Davis ("Predators," "Chronicle" and "I, Robot") will produce the reboot, along with longtime collaborator John Fox, who has worked with Davis on "Jungle Cruise," "Dolemite Is My Name" and "The Equalizer" TV series.

"Gordon's alive..??!!" Brian Blessed's immortal portrayal as Prince Vultan, leader of the Hawk People. (Image credit: Universal Pictures)

Collider writes that in terms of getting Waititi to actually direct the "Flash Gordon" movie, Davis feels he has an advantage over other projects vying for the filmmaker's attention because Waititi himself wrote the script.  "Well, he's writing it. So when somebody writes a script that they're going to direct, they're obviously going to really like the script, right? So you get a big leg up, right? A lot of times, you go to a huge director with somebody else's script and he's got to reinvent it. They've got to make it their own. They've got to... whatever. This is going to be Taika-ready," said Davis, who has apparently been planning this project for years.

Timothy Dalton was perfectly cast as Prince Barin seven years before he played (the best) James Bond. (Image credit: Universal Pictures)

According to IMDb, the project is still set to go ahead with Disney/Fox and apparently Sam Worthington and Ryan Reynolds were approached for the title role. There have been numerous attempts to get a "Flash Gordon" project off the ground and now, while sci-fi is the hottest genre in Hollywood, everyone is scrambling to launch or reboot as many sci-fi franchises as possible. Quite why it's taken so long is inexplicable. 

In the 1990s, action movie writer Steven E. de Souza wrote two drafts of a "Flash Gordon" script with Breck Eisner planning to direct, but it was never produced. Then, in 2018 it was announced that Julius Avery was in line to write and direct this remake. Avery replaced Matthew Vaughn, who had been attached to it since 2015. Avery's script replaces one by Mark Protosevich, which in turn replaced one by J.D. Payne and Patrick McKay. Then Disney bought out Fox and no one had a clue what was going on.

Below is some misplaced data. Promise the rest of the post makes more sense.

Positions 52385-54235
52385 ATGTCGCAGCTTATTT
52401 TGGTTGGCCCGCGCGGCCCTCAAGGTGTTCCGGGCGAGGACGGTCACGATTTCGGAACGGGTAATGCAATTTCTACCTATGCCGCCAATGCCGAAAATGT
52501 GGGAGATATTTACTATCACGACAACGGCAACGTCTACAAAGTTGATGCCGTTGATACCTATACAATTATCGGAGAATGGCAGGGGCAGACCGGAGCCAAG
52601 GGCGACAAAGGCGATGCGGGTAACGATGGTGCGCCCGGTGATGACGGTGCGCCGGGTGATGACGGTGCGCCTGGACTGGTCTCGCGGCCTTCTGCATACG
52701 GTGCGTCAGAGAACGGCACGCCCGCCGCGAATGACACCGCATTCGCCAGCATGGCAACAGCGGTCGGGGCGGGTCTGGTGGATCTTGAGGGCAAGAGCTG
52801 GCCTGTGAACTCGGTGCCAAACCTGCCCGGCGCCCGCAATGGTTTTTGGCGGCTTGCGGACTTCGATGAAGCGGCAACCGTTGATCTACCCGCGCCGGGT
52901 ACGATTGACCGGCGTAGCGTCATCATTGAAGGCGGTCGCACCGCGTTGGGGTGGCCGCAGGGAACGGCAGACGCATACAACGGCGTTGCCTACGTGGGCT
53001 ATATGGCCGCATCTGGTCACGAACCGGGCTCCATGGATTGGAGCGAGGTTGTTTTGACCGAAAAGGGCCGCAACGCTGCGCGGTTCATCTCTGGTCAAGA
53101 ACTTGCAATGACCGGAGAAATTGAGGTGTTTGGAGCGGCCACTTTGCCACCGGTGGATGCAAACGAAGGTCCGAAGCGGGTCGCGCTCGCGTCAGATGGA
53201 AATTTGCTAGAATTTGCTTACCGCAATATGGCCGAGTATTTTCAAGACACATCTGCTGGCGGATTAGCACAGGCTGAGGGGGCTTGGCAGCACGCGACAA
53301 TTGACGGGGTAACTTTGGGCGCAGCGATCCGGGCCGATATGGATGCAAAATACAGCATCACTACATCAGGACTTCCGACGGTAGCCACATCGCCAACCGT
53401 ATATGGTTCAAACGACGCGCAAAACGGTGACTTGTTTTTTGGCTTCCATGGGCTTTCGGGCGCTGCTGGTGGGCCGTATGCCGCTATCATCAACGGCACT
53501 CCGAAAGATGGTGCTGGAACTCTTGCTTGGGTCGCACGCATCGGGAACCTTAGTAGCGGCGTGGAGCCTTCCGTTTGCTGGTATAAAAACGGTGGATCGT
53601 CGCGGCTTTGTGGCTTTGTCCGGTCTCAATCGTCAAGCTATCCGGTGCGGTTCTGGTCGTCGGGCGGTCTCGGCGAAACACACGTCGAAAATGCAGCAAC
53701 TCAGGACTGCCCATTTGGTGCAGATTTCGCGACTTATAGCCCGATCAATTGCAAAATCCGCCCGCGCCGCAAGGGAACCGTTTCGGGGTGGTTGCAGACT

Lest we forget there are still attempts to get "Buck Rogers" airborne once more. Almost a year ago, we reported that Legendary Entertainment was finalizing the last details to secure the screen rights to Buck Rogers. Then, only a few months later, we reported that George Clooney wanted to be involved. And then we reported that the Buck Rogers estate, overseen by the Nowlan Family Trust, was looking to put an end to this reboot and had sent a cease and desist letter to Legendary Entertainment. The estate contends that "the Buck Rogers interests" have already penned an agreement with David Ellison's Skydance Productions to exploit the property.

So hopefully, "Flash Gordon" will have more luck — thankfully there's no dispute over that IP, it just remains whether or not Waititi will do the character and the story justice. Fingers crossed. 

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Scott Snowden
When Scott's application to the NASA astronaut training program was turned down, he was naturally upset ... as any 6-year-old boy would be. He chose instead to write as much as he possibly could about science, technology and space exploration. He graduated from The University of Coventry and received his training on Fleet Street in London. He still hopes to be the first journalist in space. You can follow Scott on Twitter @LorumIpsum.